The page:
Your Ghost Lights Me

I know that you do
In the afternoon
Under a warm blanket
Sun on the couch.

I feel it
Honey in my vertebrae
Pulled out of my flesh
Into ghost arms.

Ghost desire
Lights me.

I know that you do
In the afternoon
Alone, always.

I feel it

Chernobyl in my spine
Pulled away by ghost fingers.

Ghost mouth
Lights me.

Please don’t, please don’t,
If it is only this,
Only alone.

Love is a Sickness Flowing

Love is a sickness flowing
a river filled with women, filth, smiling children
a holy rite, once crossing the lip, spares you no fever
diphtheria, typhoid, cholera
the illness of the water wending
past distended bellies, combs of fingers,
fragile lanterns floating, candles adrift,
mouths that open for ashes, silt, refuse
laughing splashing cartwheels in the air and then crash!
Love is the Ganges, the Yamuna, the Jordan,
like milk, you thirst for only this,
and only this waits for you,
beautiful and poisoned.

Smoke and Scotch

I thought of you first.
I wonder if you know that,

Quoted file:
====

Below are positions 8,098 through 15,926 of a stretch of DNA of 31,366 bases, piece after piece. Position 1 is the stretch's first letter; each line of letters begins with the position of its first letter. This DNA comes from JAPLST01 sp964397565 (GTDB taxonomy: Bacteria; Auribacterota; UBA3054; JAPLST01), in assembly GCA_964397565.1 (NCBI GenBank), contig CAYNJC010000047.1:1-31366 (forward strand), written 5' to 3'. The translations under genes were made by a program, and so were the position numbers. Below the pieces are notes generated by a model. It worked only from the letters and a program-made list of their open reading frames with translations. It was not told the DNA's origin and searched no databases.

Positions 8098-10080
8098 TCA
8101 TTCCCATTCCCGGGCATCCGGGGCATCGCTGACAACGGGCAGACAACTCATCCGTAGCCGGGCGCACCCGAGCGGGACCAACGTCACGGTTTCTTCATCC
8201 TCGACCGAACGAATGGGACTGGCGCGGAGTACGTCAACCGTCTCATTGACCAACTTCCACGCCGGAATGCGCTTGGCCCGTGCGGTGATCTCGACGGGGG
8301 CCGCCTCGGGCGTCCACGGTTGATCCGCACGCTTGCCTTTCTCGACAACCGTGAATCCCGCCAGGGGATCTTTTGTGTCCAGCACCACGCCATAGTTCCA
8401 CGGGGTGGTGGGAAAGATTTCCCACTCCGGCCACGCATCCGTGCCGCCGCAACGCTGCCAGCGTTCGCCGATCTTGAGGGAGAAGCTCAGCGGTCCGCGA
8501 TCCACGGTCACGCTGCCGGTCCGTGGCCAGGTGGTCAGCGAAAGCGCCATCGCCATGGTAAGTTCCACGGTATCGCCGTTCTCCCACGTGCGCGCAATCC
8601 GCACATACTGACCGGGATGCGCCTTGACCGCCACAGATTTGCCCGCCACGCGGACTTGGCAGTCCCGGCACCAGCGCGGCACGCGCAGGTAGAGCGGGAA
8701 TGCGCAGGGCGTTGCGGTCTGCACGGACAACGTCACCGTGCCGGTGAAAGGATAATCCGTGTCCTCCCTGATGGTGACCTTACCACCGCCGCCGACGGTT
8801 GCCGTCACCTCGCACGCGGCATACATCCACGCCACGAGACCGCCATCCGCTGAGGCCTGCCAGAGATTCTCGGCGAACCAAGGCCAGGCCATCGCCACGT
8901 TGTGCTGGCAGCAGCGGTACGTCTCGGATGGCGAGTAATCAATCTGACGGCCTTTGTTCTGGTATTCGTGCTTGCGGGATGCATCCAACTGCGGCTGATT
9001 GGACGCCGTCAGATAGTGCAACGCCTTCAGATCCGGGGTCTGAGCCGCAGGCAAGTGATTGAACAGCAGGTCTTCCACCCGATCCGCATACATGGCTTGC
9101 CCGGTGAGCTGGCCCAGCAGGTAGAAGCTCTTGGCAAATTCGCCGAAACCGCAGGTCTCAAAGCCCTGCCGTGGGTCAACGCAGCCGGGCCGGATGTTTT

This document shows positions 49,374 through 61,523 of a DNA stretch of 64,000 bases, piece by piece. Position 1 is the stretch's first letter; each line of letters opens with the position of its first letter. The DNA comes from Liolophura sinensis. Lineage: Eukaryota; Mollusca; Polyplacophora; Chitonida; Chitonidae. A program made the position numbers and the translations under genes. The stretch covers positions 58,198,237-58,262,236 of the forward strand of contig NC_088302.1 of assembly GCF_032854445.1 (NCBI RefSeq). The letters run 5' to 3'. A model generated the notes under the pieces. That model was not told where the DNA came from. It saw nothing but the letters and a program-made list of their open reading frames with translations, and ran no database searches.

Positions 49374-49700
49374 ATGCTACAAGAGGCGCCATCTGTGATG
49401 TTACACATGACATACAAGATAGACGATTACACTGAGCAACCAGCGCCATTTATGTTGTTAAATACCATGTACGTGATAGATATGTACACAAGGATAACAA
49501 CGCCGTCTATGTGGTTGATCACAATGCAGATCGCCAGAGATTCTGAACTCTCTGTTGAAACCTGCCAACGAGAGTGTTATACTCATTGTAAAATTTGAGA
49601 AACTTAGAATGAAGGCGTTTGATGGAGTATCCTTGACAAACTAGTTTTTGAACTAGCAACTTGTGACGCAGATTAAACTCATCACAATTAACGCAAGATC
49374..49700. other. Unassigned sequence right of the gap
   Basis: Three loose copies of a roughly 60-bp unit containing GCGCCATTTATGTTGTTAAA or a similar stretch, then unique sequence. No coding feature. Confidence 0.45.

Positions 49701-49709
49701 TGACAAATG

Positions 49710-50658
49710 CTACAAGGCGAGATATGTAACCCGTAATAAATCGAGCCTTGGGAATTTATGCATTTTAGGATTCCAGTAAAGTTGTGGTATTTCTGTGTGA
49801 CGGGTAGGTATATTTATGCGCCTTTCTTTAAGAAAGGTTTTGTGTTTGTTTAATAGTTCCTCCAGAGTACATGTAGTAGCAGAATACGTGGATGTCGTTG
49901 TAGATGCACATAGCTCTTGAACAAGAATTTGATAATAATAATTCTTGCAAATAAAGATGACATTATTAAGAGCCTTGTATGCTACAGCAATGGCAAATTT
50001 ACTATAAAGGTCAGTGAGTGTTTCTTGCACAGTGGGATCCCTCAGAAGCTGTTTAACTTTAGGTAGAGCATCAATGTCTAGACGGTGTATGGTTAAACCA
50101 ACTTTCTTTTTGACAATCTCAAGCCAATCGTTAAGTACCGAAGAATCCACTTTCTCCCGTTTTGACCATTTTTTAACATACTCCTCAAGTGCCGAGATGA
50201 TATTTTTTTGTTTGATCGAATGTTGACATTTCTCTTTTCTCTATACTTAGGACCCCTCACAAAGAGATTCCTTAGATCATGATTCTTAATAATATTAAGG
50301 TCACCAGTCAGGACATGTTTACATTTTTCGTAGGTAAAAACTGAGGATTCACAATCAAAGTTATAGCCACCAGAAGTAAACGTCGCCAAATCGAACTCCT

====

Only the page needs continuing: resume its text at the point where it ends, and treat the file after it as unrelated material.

years ago, your melancholy
fedora, cigarettes wreathing
the rim of your hat
a traveler stopping at stones,
roses for strangers,
something I understand.

I thought of you before
embers caught my name
and took me dancing
burned the bones
and left me hollow,
I watched you at the crossroads
leaving smoke and scotch
something I observed quietly.

Like a cat watching a house
deciding if she wants to come in.

I think of you still
silver hair and silent
the man in the hat
at two roads that cross
but once and never again,
praying the words
outlast the smoke,
something I understand.

Silver Webb is the editrix of the Santa Barbara Literary Journal. She is a food writer for Food & Home and various Websites. Her poetry and fiction have been featured in Peregrine, Hurricanes & Swan Songs, Delirium Corridor, Still Arts Quarterly, Danse Macabre, and is forthcoming in The Tertiary Lodger, Underwood, and Running Wild Anthology of Stories,
Vol. 5. 
www.silverwebb.com

Image: Astro_Alex, CC BY-SA 2.0 https://creativecommons.org/licenses/by-sa/2.0, via Wikimedia Commons

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